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Peter Althouse: Wesleyan and Reformed Impulses in the Keswick and Pentecostal Movements


John Wesley made clear and decisive distinctions between his theology and that of the Calvinists, but these distinctions would blur as Methodism and Calvinism interacted in the United States. While perfectionist theology was clearly Wesleyan, it would be picked up by a number of Reformed theologians and remoulded according to Calvinist views of sin and predestination. Though Calvin’s theology of predestination did not survive intact, neither did perfectionism as articulated by Wesley. However, in the interplay of Wesleyan/Calvinist theology in the United States, particularly in Wesleyan-Holiness and New School Calvinist articulations, the emphasis of holiness as an experience of grace or “second blessing” would start to dominate.

This holiness emphasis was to also dominate the Keswick Conferences in Britain, but in an effort to distinguish itself from Wesleyan perfectionism, Keswick would follow more in the Reformed tradition of the Oberlin school. Thus, Keswick defined sanctification as a crisis leading to a process, where sin was daily subdued by the activity of the Holy Spirit. This definition allied more with Reformed notions of utter depravity, than the Wesleyan notion of eradication.

The Keswick understanding of sanctification had direct historical and theological influences upon the early Pentecostal movement, but unlike Keswick, which believed that the second act of grace was an act of sanctification that would initiate a process of holiness, Pentecostal leaders focused around the issue of whether there were two or three acts of grace and whether or not the “second blessing” was an experience of sanctification or an experience of the baptism of the Holy Spirit accompanied by the gift of tongues. The two or three acts of grace issue would fracture the fledgling movement. Nevertheless, the Keswick notions of sanctification not only influenced the more Reformed/Keswick Pentecostals, but Holiness Pentecostals as well.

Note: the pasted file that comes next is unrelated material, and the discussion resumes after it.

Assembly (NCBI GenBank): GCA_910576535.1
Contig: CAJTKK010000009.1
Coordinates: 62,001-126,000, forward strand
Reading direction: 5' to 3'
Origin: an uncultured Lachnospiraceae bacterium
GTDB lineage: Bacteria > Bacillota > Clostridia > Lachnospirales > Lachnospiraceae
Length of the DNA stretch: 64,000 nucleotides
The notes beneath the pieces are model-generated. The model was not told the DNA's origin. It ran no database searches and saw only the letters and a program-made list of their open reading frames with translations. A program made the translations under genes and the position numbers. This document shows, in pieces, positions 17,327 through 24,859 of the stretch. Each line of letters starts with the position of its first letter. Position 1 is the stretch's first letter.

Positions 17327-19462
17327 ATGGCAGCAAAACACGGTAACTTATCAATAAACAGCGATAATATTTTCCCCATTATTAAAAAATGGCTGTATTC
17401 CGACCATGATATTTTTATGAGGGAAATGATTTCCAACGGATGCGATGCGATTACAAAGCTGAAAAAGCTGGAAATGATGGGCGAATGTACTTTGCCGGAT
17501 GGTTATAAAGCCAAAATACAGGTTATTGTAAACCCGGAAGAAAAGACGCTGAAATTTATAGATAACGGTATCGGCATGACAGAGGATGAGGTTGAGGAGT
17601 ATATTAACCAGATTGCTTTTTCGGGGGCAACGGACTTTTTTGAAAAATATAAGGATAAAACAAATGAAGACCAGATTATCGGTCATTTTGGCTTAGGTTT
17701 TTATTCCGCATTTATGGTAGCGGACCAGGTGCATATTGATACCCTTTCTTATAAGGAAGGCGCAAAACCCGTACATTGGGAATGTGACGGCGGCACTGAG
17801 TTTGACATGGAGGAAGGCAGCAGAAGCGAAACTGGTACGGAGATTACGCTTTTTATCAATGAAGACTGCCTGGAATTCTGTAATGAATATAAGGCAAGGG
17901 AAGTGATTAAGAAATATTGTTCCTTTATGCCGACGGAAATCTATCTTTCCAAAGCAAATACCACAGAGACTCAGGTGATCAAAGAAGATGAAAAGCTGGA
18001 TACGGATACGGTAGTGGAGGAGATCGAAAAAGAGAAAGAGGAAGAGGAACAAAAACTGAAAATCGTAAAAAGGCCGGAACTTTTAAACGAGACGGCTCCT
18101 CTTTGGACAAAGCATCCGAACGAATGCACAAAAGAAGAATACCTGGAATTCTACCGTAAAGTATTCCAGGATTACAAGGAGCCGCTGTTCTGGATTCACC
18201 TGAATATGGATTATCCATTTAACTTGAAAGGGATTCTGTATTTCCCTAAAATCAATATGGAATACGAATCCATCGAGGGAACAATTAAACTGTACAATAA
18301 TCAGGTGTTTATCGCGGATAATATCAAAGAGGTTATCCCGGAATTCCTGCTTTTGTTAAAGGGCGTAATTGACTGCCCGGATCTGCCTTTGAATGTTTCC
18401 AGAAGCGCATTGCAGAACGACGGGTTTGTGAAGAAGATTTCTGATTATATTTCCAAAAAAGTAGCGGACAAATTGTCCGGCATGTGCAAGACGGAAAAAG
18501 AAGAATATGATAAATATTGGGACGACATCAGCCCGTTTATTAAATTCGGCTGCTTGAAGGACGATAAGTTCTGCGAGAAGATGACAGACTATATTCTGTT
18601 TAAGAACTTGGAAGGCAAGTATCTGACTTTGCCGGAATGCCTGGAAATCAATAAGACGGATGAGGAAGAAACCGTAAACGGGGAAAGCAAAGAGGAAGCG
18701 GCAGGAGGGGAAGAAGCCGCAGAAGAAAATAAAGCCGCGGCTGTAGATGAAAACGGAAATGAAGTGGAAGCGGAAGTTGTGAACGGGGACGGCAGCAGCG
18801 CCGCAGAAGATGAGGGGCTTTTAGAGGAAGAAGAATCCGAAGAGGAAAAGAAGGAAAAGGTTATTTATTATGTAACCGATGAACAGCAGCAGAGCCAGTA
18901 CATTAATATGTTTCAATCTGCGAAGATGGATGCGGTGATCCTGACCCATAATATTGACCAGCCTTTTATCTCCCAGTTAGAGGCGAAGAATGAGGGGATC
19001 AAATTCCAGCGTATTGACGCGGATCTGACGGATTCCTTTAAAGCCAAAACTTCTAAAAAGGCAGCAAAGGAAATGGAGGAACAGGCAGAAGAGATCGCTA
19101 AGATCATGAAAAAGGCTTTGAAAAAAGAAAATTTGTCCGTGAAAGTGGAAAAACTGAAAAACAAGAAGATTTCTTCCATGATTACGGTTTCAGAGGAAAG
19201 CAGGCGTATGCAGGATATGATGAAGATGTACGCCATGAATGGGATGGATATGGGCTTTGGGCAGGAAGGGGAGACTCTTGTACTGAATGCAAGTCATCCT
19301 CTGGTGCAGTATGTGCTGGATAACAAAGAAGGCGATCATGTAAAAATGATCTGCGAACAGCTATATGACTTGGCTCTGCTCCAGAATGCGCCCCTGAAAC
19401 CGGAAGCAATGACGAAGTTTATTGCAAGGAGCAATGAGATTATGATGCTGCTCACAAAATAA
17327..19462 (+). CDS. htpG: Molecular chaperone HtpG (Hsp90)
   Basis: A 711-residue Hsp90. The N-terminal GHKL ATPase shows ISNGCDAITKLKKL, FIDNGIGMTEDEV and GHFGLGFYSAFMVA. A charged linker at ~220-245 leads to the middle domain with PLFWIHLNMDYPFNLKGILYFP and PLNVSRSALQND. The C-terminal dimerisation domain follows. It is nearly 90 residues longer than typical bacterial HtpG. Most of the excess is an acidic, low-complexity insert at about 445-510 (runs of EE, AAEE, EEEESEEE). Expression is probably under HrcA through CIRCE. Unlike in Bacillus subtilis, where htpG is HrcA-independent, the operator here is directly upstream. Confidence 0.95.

Finally, research into the historical and theological connections between the Keswick and Pentecostal movements was sorely lacking and in need of further research. Indeed, both the Keswick movement and the Pentecostal movement taken separately have been overlooked by many researchers. Furthermore, while beyond the scope of this paper, what was the relationship between Keswick and Fundamentalism in the United States and why did Pentecostalism diverge from the Fundamentalism stream? Nevertheless, the Keswick movement has had significant impact upon twentieth century Christianity.  



1John Pollock, “A Hundred Years of Keswick,” Christianity Today: 19 (June 20, 1975): pp. 6-8.

2See David. Bundy, “Keswick and the Experience of Evangelical Piety,” Modern Christian Revivals, eds. Edith L. Blumhofer and Randall Balmer (Chicago: University of Illinois Press, 1993), pp. 125-8.